TY: One of the, one of the houses that we went to in, no, in Fukuoka, one of our relatives', uncle's house. And he believed -- what he believed was, you know, not waiting for the boil to come to a head. He thought the best way is to get that boil go -- you know, get that, all that pus out of the boil. So he'd sit on me and he'd --

MY: Eew.

TY: Oh, that was painful. And about three of them he did that to me. I've still got scars of it in the back.

JY: Really? [Laughs]

TY: Yeah. You don't remember that, huh?

JY: She wouldn't remember it; you would. [Laughs]

TY: No, but you were there. My goodness. [Laughs]

MY: I don't remember. [Laughs]

<End Segment 23> - Copyright © 2002 Densho. All Rights Reserved.

<Begin Segment 24>

AI: Well, these are some interesting examples of how some, the life in Japan was quite different in a lot of ways.

MY: Yeah, I remember the language was very different. In Fukuoka.

TY: Yeah, well the Hakata-ben is --

MY: Yeah.

TY: Fukuoka-ben or whatever you call it.

MY: Then especially when I went to school, the language that, the Japanese that I, that we all learned from Mom was a Japanese of deference. That kind of Japanese you speak to your -- the only people that we spoke to, Japanese to was to our mom and to our Japanese school teacher. Right? Who else did we learn? We didn't speak Japanese to anybody else except maybe her, or Mom's friends who came to the house. And so that was the only kind of Japanese we knew. So when I went to school, I didn't know the kind of Japanese that you speak to your peers. Apparently the vocabulary is very different. So I started to speak to, when I opened my mouth, they all went, "Ha, ha, ha." They were all laughing. And so I stopped talking. [Laughs]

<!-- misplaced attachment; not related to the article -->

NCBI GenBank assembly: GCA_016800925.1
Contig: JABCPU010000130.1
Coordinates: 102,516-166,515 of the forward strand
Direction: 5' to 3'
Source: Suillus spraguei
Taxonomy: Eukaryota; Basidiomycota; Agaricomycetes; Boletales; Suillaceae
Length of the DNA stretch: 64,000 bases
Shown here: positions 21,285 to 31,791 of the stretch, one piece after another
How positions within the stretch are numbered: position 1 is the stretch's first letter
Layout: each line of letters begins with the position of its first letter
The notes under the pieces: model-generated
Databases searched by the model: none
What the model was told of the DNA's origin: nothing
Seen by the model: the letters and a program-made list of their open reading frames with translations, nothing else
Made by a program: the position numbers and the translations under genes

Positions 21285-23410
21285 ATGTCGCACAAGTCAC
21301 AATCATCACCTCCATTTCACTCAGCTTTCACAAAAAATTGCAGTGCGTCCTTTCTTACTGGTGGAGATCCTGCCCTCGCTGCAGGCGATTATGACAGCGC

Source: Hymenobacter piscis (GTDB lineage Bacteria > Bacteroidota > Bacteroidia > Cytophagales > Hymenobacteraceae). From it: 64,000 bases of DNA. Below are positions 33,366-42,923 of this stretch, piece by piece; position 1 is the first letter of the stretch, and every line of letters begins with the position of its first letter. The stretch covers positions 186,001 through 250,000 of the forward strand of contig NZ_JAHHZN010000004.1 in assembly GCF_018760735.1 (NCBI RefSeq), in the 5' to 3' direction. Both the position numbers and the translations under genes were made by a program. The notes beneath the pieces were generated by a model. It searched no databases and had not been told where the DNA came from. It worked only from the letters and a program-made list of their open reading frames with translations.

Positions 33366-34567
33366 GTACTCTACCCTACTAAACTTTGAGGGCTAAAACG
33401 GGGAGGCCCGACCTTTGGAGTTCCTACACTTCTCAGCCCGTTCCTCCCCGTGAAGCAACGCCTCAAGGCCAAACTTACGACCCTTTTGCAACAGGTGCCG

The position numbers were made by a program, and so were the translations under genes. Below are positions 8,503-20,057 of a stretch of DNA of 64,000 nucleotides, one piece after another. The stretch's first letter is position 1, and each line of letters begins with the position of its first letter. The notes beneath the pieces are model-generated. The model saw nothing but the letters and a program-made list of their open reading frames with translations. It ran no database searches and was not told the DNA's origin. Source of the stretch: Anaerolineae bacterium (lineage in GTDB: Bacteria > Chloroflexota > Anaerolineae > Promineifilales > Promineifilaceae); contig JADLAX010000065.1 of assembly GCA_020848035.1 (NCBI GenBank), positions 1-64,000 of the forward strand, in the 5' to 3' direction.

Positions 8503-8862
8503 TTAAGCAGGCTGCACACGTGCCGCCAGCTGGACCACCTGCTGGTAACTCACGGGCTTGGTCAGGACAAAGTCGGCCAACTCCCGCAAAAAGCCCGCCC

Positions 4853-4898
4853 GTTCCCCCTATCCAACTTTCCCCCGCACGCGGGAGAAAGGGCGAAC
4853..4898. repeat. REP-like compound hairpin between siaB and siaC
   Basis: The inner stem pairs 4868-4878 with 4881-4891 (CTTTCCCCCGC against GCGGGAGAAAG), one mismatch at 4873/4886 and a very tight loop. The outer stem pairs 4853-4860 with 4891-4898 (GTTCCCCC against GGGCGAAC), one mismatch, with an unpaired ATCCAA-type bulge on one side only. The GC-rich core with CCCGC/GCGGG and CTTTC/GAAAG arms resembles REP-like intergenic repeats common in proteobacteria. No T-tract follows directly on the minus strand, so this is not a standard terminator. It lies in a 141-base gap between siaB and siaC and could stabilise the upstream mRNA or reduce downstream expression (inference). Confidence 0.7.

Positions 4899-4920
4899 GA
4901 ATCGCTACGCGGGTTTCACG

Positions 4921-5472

TY: That was hard, I bet. [Laughs]

MY: [Laughs] They, it was like, I wasn't quite sure -- at that time I didn't quite, I wasn't quite sure what was wrong. You know, I only figured it out years later, was that my language was saying, "Anata ikimasen ka," or some very polite form of Japanese that you don't normally speak to your classmates.

JY: Peers, and that --

MY: Yeah. And they all thought that was very quaint, I guess. And then I couldn't keep up with -- I think it was fifth grade -- keep up with chuugakko, or something. Jogakko?

TY: Jogakko. Because chuugakko is middle school, or...

MY: For boys?

TY: Yeah.

MY: And jogakko is for girls. The, I couldn't keep -- my Japanese, my Japanese school Japanese wasn't adequate at that time to, for the Japanese, and I couldn't keep up with them.

TY: Well, did you stay at one place long enough to go to school?

MY: Hakata.

TY: In Hakata?

MY: Yeah. And then Joe and Mom left. 'Cause I stayed there longer than... you were gone. And so I, and I, when I was in school -- and then the teacher, that was before Mom left, she told her that my Japanese wasn't adequate to keep -- I couldn't keep up with the class. So he said, but then he thought it would be a good thing for me to have this, the social intercourse with my, with the classmates, and to go out on the playground and things like that. And that I could sit in on the class. And then he tutored me every day, after school.

JY: What grade were you in?

MY: I was in about fifth or sixth grade. Or eleven, twelve years old?

TY: Oh, so we went when I was thirteen, you were twelve, and then, you were twelve years old.

MY: Yeah. So I was in sixth grade or something like that. So he was very, he was a very gentle young man.

JY: Understanding man.

MY: And so he kept me after school -- and then he, after school -- I don't know, he probably got paid. Don't you think?